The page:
Friday

TCU

The Horned Frogs close their regular season Friday against rival Baylor, which would love nothing more than to ruin TCU’s Big 12 title chances. But a TCU win would clinch a spot opposite Oklahoma in the championship game. A Baylor win would complicate matters, and I’ll let Scott Bell of the Dallas Morning News take it from here because the league might be going deeeeeep into the tiebreaker list.

Arkansas

The firing of athletic director Jeff Long seems to spell doom for Bret Bielema’s tenure as the Arkansas coach. The question now is with this many jobs open, can the Razorbacks lure an attractive candidate? Of course a faction wants former Springdale (Ark.) High coach Gus Malzahn, but he might have a pretty good thing going at Auburn. Former Arkansas quarterback Clint Stoerner put it well last week when I interviewed him on SiriusXM: The Razorbacks need an offensive identity that makes them different and gives them a recruiting niche. Triple option, Air Raid, it doesn’t matter which one. But Arkansas needs to be different in a good way.

UCF

The Knights will play USF at 3:30 p.m. ET Friday with a berth in the American Athletic Conference title game on the line. If UCF wins, it’ll be another huge step forward for a program that was 0–12 just two years ago. (And beating the nearby rival that spent years blocking UCF from the Big East would make it even sweeter.) It also means all those schools who want to interview Knights coach Scott Frost would have to wait another week. They can pass the time by reading my story on UCF linebacker Shaquem Griffin.

USF

Remember before the season when we penciled the Bulls into the Group of Five’s spot in the New Year’s Six bowls? Well, they’ve only lost once (to Houston), but they’re 11-point underdogs to Interstate 4 rival UCF. Coach Charlie Strong’s team still has a shot at a big-money bowl, but it has to beat its rival.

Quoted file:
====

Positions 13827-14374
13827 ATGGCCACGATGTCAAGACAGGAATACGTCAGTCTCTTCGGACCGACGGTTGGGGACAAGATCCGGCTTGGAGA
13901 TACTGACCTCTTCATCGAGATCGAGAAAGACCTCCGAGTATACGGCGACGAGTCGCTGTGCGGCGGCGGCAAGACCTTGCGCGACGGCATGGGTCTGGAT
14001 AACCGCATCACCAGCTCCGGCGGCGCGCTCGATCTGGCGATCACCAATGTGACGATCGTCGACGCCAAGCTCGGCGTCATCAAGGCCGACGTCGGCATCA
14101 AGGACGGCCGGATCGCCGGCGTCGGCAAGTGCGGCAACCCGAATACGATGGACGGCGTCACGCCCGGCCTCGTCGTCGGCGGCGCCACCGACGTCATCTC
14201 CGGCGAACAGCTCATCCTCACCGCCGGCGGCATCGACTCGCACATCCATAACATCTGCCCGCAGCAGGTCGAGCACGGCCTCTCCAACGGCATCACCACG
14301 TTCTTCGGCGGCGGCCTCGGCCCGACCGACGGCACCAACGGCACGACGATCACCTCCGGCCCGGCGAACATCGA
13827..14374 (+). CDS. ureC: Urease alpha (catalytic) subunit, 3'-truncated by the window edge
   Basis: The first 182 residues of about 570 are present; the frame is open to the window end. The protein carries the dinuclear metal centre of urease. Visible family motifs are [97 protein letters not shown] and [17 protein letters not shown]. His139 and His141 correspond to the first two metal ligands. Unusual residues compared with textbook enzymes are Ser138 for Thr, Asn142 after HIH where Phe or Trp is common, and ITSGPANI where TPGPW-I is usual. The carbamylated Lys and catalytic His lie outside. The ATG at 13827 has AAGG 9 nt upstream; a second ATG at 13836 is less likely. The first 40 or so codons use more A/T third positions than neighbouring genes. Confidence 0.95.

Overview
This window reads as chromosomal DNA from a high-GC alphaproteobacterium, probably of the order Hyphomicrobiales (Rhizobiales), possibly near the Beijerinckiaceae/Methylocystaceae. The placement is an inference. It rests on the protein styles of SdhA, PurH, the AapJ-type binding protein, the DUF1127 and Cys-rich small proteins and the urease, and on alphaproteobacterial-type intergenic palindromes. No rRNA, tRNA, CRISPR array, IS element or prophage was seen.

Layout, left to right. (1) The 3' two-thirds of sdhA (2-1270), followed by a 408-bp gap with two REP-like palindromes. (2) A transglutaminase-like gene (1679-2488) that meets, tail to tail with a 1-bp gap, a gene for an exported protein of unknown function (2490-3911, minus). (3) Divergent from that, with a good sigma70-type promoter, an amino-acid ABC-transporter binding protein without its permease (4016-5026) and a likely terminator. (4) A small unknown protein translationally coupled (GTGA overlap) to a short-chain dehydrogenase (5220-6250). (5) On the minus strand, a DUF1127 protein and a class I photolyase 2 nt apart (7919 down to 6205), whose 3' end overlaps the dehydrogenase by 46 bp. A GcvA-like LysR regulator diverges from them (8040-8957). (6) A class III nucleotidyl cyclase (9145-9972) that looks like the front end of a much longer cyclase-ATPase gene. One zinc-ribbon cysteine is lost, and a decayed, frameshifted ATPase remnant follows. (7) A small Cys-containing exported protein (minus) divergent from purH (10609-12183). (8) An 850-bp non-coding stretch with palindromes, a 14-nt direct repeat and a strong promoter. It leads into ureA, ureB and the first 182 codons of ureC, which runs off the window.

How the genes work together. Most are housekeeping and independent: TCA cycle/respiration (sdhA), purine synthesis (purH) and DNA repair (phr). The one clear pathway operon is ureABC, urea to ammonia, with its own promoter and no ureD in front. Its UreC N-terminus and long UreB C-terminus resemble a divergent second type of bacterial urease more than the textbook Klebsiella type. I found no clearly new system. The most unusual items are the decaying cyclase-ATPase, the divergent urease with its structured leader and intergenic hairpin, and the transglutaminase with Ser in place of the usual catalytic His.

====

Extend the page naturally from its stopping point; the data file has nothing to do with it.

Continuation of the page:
Nebraska

It’s not really a secret that the Mike Riley era at Nebraska will end after the Iowa game. The question now is where the Cornhuskers go from here. Former Nebraska quarterback Frost seems like the obvious choice, but the UCF coach likely will have other suitors. If Frost chooses another job or stays at UCF, what then? Current Nebraska AD Bill Moos hired Leach at Washington State. That could be fun.

Saturday

The Game

Ohio State’s playoff hopes remain alive, but they’ll be dead if they can’t beat Michigan. Meanwhile, a loss to the Buckeyes would drop Jim Harbaugh’s record against his biggest rival to 0–3. Someone is going to be very, very angry when this one ends.

Iron Bowl

The last time an Alabama-Auburn matchup was a de facto SEC West title game, this happened.

With both teams still in the playoff hunt, this one could be just as much fun. Alabama is banged up at linebacker but might have Christian Miller back. Auburn looked like a juggernaut against Georgia on Nov. 11. The question now is whether the Tigers can repeat that performance, because they’ll need to be just as good to beat the Crimson Tide.